Like coffee? You may be genetically wired that way

Acrylamide, a chemical found in coffee, is ruled as a "probable carcinogen" by the IARC.
Acrylamide, a chemical found in coffee, is ruled as a "probable carcinogen" by the IARC.

Coffee's bitter taste shouldn't be a selling point. But a genetic variant explains why so many people love the brew, a new study suggests.

Bitterness evolved as a natural warning system to protect people from harmful substances. That means they should want to spit out coffee, the researchers said.

But their study of more than 400 000 people in the United Kingdom found that the more sensitive people are to the bitter taste of caffeine, the more coffee they drink.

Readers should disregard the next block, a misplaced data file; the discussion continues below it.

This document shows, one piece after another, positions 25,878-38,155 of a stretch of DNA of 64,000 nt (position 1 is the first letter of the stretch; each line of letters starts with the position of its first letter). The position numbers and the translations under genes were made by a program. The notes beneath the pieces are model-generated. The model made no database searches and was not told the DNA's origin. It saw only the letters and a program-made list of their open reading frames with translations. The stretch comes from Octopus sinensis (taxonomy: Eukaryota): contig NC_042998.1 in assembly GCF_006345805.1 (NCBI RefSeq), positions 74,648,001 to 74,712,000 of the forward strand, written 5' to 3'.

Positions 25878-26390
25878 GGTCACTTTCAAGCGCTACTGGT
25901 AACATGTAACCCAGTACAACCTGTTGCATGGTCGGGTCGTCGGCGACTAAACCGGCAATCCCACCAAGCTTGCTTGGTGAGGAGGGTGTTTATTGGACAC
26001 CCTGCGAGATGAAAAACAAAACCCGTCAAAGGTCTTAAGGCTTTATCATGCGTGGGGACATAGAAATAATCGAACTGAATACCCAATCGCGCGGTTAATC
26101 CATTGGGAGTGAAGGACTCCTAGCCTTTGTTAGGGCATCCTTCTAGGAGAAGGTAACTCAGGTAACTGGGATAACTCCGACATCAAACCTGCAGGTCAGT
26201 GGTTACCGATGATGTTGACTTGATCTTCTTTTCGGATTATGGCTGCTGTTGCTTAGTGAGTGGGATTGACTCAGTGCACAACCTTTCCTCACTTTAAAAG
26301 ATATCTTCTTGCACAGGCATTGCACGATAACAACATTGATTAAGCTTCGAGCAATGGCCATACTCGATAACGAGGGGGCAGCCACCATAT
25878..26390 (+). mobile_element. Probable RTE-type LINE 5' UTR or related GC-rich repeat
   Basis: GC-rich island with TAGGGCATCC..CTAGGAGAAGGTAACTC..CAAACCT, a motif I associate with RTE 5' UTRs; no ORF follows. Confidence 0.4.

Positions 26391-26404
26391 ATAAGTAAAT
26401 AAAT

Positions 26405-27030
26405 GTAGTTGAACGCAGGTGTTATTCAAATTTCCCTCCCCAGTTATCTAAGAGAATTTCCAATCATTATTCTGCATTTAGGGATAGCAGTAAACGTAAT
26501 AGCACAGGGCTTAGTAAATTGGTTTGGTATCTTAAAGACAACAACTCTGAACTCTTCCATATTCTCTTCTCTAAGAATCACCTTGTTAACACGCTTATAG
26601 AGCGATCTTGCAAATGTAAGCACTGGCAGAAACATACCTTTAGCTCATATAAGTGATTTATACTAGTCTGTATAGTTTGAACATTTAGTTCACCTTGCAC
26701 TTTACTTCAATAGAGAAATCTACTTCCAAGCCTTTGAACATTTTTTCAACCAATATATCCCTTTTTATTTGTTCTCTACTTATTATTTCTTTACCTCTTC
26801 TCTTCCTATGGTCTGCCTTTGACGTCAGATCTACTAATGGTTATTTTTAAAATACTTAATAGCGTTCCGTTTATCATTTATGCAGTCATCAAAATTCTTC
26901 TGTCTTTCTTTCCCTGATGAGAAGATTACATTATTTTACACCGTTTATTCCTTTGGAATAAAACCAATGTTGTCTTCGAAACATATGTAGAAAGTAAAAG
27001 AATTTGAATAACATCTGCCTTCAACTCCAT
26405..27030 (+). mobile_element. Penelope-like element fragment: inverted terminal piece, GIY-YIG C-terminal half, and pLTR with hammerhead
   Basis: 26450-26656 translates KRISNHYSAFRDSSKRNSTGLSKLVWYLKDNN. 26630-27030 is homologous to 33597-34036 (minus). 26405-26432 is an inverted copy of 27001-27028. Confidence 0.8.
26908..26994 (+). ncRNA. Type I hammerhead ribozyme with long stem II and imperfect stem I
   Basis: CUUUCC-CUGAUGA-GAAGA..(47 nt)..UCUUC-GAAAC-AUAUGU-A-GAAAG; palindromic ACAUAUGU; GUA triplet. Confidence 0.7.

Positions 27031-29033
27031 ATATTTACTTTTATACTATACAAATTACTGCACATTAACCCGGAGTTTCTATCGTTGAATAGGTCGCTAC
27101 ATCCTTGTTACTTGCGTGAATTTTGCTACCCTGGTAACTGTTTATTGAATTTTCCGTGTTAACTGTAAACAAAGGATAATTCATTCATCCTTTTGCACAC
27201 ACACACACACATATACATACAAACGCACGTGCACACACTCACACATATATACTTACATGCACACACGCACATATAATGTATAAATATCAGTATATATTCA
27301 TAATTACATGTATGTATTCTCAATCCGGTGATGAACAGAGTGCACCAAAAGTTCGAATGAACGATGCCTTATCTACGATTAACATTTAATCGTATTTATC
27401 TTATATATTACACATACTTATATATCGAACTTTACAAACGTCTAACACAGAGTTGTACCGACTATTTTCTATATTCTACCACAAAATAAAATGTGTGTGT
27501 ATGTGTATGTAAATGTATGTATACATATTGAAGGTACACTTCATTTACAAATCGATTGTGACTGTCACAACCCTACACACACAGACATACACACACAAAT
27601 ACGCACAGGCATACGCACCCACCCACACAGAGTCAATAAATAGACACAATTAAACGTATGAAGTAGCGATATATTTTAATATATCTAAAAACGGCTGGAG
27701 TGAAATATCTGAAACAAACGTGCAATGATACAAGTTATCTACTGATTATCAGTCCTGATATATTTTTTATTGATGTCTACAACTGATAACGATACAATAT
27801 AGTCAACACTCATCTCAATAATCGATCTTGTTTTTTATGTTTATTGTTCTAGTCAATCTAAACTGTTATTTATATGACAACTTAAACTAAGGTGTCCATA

The sensitivity is caused by a genetic variant.

"You'd expect that people who are particularly sensitive to the bitter taste of caffeine would drink less coffee," said study author Marilyn Cornelis, an assistant professor of preventive medicine at Northwestern University in Chicago.

But people with an increased sensitivity to the bitterness of coffee/caffeine have learned to associate "good things with it" - which would be the stimulation provided by caffeine, Cornelis said in a university news release.

"Taste has been studied for a long time, but we don't know the full mechanics of it," she added. "We want to understand it from a biological standpoint."

The study appears November 15 in the journal Scientific Reports.

Image credit: iStock

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